Top positive review
Detective Diamond Investigates Human Sexuality
Reviewed in the United States on December 16, 2016
This great little book shows us how science really works. It's like a series of detective stories - following clues (generating hypotheses) until you run into walls (counterarguments) until eventually a more or less satisfactory theory emerges (subject to the next scientist’s new evidence or argument). In this case it's all about how evolution has shaped human sexuality, much of it by comparing us with other primates and examining our evolutionary history as best we know it.
The first big question, referred to in the title of the book, is why we can enjoy sex throughout most of our lives, often daily, unlike many primates, even though women are infertile most of that time and it takes time and energy away from other pressing activities. It's not as obvious as you might think. From one mystery to another, detective Diamond just whets your appetite for more.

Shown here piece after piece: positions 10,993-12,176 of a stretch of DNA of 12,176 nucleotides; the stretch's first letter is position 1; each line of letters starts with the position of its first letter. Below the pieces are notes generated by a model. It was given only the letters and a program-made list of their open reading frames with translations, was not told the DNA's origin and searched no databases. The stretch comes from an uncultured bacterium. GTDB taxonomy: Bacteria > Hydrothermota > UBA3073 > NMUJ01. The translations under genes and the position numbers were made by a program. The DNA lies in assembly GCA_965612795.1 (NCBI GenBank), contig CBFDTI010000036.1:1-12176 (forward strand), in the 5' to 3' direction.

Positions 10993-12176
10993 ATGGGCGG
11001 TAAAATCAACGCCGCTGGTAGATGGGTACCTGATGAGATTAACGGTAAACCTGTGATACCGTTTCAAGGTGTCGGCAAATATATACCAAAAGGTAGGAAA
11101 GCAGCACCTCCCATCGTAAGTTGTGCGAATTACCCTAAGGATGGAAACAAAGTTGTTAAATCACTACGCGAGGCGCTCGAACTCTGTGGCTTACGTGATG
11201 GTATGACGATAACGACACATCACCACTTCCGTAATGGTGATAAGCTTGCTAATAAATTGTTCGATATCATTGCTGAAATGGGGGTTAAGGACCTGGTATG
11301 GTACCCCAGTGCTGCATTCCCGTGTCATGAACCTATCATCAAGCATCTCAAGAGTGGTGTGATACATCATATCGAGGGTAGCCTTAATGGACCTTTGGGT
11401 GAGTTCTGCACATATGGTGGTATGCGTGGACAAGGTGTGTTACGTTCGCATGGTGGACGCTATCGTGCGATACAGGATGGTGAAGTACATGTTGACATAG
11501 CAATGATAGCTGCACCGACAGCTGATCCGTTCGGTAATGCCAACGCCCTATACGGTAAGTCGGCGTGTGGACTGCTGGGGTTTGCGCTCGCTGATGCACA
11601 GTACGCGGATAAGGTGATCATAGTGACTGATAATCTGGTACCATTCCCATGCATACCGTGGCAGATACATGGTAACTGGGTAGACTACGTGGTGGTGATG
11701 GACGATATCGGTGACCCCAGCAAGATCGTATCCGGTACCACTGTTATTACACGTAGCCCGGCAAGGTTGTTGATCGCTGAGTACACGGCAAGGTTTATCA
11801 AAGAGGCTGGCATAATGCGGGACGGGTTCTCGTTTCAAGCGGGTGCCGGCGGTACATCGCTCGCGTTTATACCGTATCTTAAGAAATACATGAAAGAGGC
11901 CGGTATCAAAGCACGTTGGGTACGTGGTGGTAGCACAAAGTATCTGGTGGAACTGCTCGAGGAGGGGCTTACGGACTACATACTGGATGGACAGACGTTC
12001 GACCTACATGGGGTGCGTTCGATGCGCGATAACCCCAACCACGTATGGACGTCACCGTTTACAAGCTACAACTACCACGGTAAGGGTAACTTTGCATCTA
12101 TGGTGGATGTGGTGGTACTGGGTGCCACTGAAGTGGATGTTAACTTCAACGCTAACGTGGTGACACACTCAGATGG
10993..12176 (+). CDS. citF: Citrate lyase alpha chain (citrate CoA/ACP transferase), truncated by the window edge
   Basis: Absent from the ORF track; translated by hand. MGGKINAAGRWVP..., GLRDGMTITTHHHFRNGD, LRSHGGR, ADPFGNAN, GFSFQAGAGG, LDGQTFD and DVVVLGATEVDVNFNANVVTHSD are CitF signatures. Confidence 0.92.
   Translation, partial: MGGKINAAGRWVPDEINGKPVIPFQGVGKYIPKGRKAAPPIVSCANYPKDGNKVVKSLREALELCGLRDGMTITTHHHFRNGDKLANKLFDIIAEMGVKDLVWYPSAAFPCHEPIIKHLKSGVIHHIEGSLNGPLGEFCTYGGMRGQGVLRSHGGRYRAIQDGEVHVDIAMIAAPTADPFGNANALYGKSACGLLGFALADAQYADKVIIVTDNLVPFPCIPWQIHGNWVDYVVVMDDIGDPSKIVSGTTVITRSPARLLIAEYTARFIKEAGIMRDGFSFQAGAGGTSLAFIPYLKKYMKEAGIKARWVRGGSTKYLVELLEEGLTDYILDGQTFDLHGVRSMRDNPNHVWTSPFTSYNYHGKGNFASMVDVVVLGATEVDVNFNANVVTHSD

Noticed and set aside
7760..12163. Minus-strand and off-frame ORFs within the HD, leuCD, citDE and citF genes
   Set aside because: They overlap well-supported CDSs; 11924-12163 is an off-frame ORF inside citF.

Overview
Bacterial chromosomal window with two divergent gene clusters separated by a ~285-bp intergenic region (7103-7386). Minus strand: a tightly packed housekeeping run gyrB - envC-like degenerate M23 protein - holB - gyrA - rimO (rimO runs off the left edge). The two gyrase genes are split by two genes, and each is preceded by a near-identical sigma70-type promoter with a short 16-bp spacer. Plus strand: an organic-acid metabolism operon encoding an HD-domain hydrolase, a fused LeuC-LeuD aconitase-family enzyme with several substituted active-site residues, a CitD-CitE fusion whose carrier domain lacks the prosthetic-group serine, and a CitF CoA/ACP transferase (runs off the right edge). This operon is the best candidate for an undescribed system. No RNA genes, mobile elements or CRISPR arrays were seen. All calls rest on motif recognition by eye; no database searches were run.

Yet there is a question that I've wondered about for many years, a question that I think needs to be more fully addressed: Why are male and female sexuality so badly matched? He does explain (p. 100) that the "hunter-gatherer lifestyle involves a classic conflict of interest": "A woman is best off married to a good provider, but a man is not best off being a provider". Then he proceeds to note that "Conflicts of interest between people closely related by blood or marriage are the commonest, most gut wrenching tragedies of our lives." Then why hasn't evolution found some way to make our lives less tragic? Is it that we are just too young as a species or has this actually contributed to our evolutionary success?